"We're, as a group, extremely interested in buying the team from the NHL and are extremely excited. It leads to the last chapter, the team coming out of bankruptcy, run for a short period by the NHL, and selling to an owner that is willing to keep them in Glendale. What people need is to really believe definitively that the team is not leaving, to be able to open up their hearts again." -- Daryl Jones
Prior to flying to California for the NHL's Board of Governors meetings Tuesday and Wednesday in Pebble Beach, Daly updated the Phoenix situation during an appearance on NHL Live! Monday afternoon.
"The City of Glendale (Arizona, home of Jobing.com Arena) is very motivated for this team to be successful and, obviously, they want a healthy tenant," Daly said. "But they realize they also can't sustain the magnitude of losses sustained over the last couple of years and they'll work very closely with the Ice Edge group to come up with a win-win situation to create new revenue streams for the club and I think it should be successful."
Ice Edge has admitted one way to subsidize their revenue is to play no more than five regular-season home games outside Glendale -- perhaps in Saskatoon, Sask.
"I think that continues to be an ask on their part; I know it's part of their Letter of Intent and it continues to be," Daly said. "That'll ultimately be something they have to get the City of Glendale to agree to because the current use of the agreement for the arena requires the Coyotes to play all their home game in Glendale, so it's a negotiating point for Ice Edge and the city. Secondly, it's an issue that'll have to be approved by the Board of Governors when we bring the Ice Edge group up for approval."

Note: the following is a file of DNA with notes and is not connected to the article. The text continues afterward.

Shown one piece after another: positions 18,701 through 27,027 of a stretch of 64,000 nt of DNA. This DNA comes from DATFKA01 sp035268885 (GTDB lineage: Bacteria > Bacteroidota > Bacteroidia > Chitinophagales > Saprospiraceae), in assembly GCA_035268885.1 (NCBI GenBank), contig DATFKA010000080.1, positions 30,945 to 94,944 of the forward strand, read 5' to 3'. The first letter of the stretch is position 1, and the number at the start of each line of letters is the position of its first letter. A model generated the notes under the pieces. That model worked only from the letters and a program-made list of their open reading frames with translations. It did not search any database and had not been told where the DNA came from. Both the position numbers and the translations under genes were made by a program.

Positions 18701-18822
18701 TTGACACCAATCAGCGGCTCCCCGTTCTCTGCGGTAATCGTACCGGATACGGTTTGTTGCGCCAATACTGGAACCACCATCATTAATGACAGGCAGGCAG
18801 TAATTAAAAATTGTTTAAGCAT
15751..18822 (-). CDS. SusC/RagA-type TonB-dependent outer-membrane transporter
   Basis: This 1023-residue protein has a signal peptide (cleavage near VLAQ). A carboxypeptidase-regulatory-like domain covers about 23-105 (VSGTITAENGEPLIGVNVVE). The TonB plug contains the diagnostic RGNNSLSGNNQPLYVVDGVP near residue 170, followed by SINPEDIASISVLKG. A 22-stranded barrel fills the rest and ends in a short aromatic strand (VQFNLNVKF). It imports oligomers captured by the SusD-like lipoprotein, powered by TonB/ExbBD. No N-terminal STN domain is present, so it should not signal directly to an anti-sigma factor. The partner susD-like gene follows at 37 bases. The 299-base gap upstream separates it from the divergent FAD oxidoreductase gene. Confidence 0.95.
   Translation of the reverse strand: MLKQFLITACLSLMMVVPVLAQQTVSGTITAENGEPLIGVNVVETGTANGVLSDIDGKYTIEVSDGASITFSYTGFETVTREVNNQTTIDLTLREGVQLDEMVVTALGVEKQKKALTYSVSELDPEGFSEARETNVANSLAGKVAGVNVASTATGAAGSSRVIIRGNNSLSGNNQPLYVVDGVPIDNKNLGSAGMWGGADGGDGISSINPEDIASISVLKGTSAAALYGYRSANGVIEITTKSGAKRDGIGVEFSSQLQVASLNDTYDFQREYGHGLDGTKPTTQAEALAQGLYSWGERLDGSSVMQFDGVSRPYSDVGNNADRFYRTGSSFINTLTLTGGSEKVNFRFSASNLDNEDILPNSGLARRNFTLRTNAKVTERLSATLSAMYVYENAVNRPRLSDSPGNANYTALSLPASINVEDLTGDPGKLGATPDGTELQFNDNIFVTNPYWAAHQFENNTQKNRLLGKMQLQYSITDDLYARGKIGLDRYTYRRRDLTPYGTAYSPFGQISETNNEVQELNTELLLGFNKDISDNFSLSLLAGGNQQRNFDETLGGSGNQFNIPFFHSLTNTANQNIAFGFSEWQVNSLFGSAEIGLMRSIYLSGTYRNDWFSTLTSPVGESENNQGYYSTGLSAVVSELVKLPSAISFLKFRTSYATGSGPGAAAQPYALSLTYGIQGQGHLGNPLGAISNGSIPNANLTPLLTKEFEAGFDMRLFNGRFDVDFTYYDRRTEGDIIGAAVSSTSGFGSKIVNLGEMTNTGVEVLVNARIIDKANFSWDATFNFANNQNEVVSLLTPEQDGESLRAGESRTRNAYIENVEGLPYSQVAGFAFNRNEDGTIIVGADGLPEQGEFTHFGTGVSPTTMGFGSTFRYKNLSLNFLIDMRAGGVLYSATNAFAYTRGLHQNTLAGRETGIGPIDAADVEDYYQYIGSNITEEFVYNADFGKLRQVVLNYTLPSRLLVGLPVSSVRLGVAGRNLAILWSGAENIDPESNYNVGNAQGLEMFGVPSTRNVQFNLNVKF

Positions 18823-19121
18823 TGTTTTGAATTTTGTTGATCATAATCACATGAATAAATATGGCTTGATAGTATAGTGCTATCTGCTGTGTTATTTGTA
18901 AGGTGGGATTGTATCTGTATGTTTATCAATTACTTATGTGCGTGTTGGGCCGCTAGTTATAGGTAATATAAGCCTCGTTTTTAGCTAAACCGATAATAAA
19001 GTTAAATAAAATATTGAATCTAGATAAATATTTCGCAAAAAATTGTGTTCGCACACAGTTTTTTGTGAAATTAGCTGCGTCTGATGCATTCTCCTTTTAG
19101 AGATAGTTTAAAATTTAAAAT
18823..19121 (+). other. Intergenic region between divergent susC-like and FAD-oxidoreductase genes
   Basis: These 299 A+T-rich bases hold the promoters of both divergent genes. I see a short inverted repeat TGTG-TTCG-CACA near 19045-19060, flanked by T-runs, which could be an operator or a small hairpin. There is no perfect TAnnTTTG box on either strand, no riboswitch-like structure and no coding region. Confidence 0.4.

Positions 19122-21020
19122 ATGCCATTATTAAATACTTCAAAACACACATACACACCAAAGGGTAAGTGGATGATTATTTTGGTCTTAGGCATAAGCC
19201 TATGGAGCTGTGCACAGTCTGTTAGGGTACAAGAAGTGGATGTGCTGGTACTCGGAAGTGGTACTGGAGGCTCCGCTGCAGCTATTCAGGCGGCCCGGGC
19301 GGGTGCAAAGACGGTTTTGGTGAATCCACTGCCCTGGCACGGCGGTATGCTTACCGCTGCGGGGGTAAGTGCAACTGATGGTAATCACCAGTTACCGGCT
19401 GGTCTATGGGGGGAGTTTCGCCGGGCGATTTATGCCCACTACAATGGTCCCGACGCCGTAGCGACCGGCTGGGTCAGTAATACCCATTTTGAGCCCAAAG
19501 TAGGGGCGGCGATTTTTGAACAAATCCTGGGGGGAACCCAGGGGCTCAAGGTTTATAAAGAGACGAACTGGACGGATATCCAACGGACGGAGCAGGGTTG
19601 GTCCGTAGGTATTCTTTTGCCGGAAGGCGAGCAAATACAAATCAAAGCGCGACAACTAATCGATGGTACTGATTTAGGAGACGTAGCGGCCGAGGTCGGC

Daly was quick to point out, however, that's something that wouldn't be discussed over the next two days in Pebble Beach.
"This isn't a first step out of Glendale, either," said Daly when discussing Ice Edge's plans for five games in Canada. "(Ice Edge's) view is they can make these games profitable and actually subsidize their revenues in the early years. They don't want to do it forever. They certainly don't even want to do it for a long time -- just a couple of years as a short-term subsidy, for a lack of a better term, on the revenue side."
On Friday, Daly announced that the NHL and Ice Edge had entered into a Letter of Intent to proceed in attempting to document and close the sale of the Coyotes to Ice Edge. Ice Edge Holdings is a group of eight Canadian and U.S. businessmen.
"We're, as a group, extremely interested in buying the team from the NHL and are extremely excited," Ice Edge Holdings chief operating officer Daryl Jones told the Arizona Republic. "It leads to the last chapter, the team coming out of bankruptcy, run for a short period by the NHL, and selling to an owner that is willing to keep them in Glendale. What people need is to really believe definitively that the team is not leaving, to be able to open up their hearts again."
Upon its pending purchase, Ice Edge would assume the duration of a 30-year lease that was established by the Coyotes when Jobing.com Arena first opened in 2003.
"When our clubs work with local municipalities on public/private partnerships around buildings, part of the deal you enter into is a long-term commitment with the city," Daly said. "On this case, Mr. (Jerry) Moyes (former Coyotes owner) entered into that commitment and had a 30-year lease. Ice Edge group just wants to assume the existing commitment to the City of Glendale."
Contact Mike Morreale at firstname.lastname@example.org.